But if you’re a woman, one is not simply ‘a’ dress size. The question, “what size are you?” will probably be met with a warning look, but once you stress it is for research purposes, you will probably find that there will be several follow-up questions. “In which shop?” “Summer or winter clothes?” “Are we talking tops? Or trousers? Jeans are something else altogether.”

Shopping for the right jeans, my friends, takes not only extreme strength of character, but also a lot of energy, and acceptance that this may not happen in your lifetime. This may well be an endeavour that will still not be fulfilled on your death bed. “I wish,” you will gasp, ” that I never bought all those jeans that were slightly too big in the waist, knowing I would never ‘just wear a belt’.” Seriously; these will probably be my last words. I’m betting that the average woman will spend thousands on jeans that they buy in the hope they will suddenly, out of the blue (pun?), fit properly. I suspect these jeans are bought in desperation, perhaps tinged with hope, or resignation.

I go into the changing room at River Island or whatever with about 8 pairs of jeans, all in different styles, and different sizes. The 18-year old changing room assistant counts out my selection with quizzical skepticism. I look at her, daring her to say something. She backs down. “Let me know if you want any different sizes!” She chirrups, and skips away. I swish the curtain closed, take a deep breath, say a quick prayer, and steel myself for the coming tsunami of emotion.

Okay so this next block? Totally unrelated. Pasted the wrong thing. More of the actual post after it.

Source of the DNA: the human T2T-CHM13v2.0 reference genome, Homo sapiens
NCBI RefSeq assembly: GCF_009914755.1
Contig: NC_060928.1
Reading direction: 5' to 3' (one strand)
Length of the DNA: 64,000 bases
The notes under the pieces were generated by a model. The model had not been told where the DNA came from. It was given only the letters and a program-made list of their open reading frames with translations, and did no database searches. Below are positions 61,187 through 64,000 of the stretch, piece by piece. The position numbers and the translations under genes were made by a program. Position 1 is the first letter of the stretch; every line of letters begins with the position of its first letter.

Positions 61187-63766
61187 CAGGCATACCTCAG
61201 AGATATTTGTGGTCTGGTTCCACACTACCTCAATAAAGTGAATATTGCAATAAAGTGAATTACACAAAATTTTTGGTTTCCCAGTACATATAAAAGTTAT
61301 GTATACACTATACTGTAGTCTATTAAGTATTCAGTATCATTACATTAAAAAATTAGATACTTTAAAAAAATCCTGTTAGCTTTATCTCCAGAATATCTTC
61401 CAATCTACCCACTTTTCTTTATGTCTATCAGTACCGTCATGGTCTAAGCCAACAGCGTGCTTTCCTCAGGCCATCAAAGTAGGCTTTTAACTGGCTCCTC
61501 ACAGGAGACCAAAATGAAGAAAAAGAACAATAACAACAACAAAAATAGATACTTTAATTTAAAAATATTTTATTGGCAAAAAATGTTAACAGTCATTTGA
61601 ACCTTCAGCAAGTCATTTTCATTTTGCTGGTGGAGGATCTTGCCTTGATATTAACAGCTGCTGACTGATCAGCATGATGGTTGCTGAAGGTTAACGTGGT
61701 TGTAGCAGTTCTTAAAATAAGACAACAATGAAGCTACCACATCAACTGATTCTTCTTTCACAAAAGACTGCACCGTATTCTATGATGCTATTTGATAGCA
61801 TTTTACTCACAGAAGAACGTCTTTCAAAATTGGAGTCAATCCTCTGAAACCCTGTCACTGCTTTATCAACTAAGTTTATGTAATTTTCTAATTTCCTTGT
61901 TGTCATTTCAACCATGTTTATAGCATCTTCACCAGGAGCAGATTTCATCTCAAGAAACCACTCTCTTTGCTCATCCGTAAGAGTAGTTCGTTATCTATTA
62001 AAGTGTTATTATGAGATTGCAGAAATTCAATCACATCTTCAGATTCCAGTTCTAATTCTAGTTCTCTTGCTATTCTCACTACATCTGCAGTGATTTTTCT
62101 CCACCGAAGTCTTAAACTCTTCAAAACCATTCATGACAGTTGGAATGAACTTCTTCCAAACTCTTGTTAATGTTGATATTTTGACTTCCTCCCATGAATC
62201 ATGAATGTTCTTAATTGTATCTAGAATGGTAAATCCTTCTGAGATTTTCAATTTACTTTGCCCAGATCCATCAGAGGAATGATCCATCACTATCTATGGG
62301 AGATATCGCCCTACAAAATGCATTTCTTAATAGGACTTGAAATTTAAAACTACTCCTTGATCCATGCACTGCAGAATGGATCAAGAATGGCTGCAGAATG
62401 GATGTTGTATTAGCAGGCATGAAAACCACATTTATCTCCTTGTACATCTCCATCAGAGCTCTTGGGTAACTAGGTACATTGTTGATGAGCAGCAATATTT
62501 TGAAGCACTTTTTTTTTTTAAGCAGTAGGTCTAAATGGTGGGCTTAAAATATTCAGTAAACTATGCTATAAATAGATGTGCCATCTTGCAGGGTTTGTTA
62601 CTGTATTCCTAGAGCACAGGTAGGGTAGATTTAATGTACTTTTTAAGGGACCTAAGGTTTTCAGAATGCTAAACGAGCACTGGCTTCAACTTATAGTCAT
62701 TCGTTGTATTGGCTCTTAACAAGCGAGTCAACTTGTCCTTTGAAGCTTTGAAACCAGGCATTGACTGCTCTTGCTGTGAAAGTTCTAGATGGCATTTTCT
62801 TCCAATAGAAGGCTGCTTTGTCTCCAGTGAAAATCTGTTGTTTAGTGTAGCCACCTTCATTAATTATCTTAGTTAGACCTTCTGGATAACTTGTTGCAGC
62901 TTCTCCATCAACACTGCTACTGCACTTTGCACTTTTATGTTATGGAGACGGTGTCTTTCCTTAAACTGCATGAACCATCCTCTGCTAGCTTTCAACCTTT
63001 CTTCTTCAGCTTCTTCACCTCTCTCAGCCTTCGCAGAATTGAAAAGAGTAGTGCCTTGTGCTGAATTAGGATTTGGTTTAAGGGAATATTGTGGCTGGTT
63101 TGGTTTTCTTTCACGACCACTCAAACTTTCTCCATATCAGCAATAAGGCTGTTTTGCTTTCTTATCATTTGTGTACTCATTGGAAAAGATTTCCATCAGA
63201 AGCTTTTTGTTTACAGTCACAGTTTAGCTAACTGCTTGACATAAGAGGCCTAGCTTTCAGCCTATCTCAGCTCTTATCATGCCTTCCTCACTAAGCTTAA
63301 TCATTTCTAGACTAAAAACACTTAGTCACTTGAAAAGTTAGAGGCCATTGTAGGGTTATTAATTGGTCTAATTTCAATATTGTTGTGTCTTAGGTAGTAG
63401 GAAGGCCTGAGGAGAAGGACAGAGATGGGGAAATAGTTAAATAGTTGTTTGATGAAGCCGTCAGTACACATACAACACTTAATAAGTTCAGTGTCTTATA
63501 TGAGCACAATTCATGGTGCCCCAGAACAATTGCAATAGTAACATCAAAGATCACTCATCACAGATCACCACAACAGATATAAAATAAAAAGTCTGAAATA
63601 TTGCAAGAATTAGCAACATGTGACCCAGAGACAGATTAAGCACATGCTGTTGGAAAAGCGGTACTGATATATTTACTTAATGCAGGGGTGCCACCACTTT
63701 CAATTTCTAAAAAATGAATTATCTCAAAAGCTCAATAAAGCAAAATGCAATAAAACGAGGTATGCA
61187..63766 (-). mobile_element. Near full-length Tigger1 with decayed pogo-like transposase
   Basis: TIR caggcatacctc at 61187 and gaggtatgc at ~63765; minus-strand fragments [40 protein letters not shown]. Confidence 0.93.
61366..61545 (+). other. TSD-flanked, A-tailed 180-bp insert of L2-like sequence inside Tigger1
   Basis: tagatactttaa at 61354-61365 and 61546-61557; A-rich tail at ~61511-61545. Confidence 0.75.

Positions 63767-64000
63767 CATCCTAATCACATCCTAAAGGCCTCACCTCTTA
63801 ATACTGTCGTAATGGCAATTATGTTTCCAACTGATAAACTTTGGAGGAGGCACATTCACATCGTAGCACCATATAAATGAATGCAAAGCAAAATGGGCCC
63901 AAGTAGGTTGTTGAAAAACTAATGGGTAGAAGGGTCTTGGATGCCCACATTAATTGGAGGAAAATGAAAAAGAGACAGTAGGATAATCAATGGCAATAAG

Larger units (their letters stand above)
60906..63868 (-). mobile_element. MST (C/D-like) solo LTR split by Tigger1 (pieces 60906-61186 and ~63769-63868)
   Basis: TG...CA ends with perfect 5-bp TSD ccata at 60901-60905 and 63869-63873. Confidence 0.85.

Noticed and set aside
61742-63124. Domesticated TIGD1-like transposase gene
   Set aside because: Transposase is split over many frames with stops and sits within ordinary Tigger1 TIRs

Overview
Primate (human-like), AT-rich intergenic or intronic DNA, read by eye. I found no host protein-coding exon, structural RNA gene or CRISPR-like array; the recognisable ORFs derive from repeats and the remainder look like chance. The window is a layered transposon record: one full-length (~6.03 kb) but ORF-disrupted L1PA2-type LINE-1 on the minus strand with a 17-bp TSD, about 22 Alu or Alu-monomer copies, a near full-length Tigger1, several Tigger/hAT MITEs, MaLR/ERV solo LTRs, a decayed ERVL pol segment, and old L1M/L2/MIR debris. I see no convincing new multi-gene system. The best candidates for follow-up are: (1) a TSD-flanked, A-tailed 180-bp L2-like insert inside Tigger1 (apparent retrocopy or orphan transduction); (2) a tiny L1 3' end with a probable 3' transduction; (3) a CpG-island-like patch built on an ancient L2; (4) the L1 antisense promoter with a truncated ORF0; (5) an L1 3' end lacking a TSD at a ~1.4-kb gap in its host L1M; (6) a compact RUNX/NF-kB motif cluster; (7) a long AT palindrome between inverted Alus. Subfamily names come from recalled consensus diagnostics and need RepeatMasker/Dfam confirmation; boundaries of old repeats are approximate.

Pair number one I’ve tried on before, and hated. But you never know, and they look so nice on the hanger. I poke my toe in, and then can’t get them over my ankle. I retreat, knowing it’s not worth it.

Pair number two slide on like a dream. Tiny, baby butterflies begin fluttering about jubilantly in my lower abdomen. Could this be it? The moment I’ve been waiting for? I pull them up round my hips, and… there’s six inches of material round the waist but they are skin-tight on my calves. I immediately remove them. They’re a size bigger than a normally buy anyway, so there’s no danger I would have bought them. Even typing this makes me feel sad about myself.

Pair number three are a boyfriend style, which I don’t like the look of, and they’re a funny colour. I put them on. They look like straight-legged jeans on me, but still two inches of gappage at the back. I pull them off, nearly ready to poke my own eyes out.

Problems with subsequent pairs: too short, too long, can’t get my arse/calves/thighs in, I look like somebody’s granny (I don’t even know why I picked up the bootcut ones), too high waisted, or they are pube-revealing, don’t like the colour, they are ripped at the knee (not a fan), they go on OK, and would be fine as long as I don’t walk, sit down, or bend over. The list is, to be frank, fucking endless.

I’m hot, I’m sweaty. No clothes are made for me. I’ve been out of the house for three hours and all I’ve bought is a lamp and spent £40 in Lush. I just want some jeans that don’t expose my arse or make me look like I have the knees of a rugby player.

I exit the changing rooms, defeated. “Were they any good for you?” enquires the assistant, looking doubtful.

I momentarily glower at her, but then remember it isn’t her fault. “No, none of them fit!”

She looks surprised. Maybe it is just me?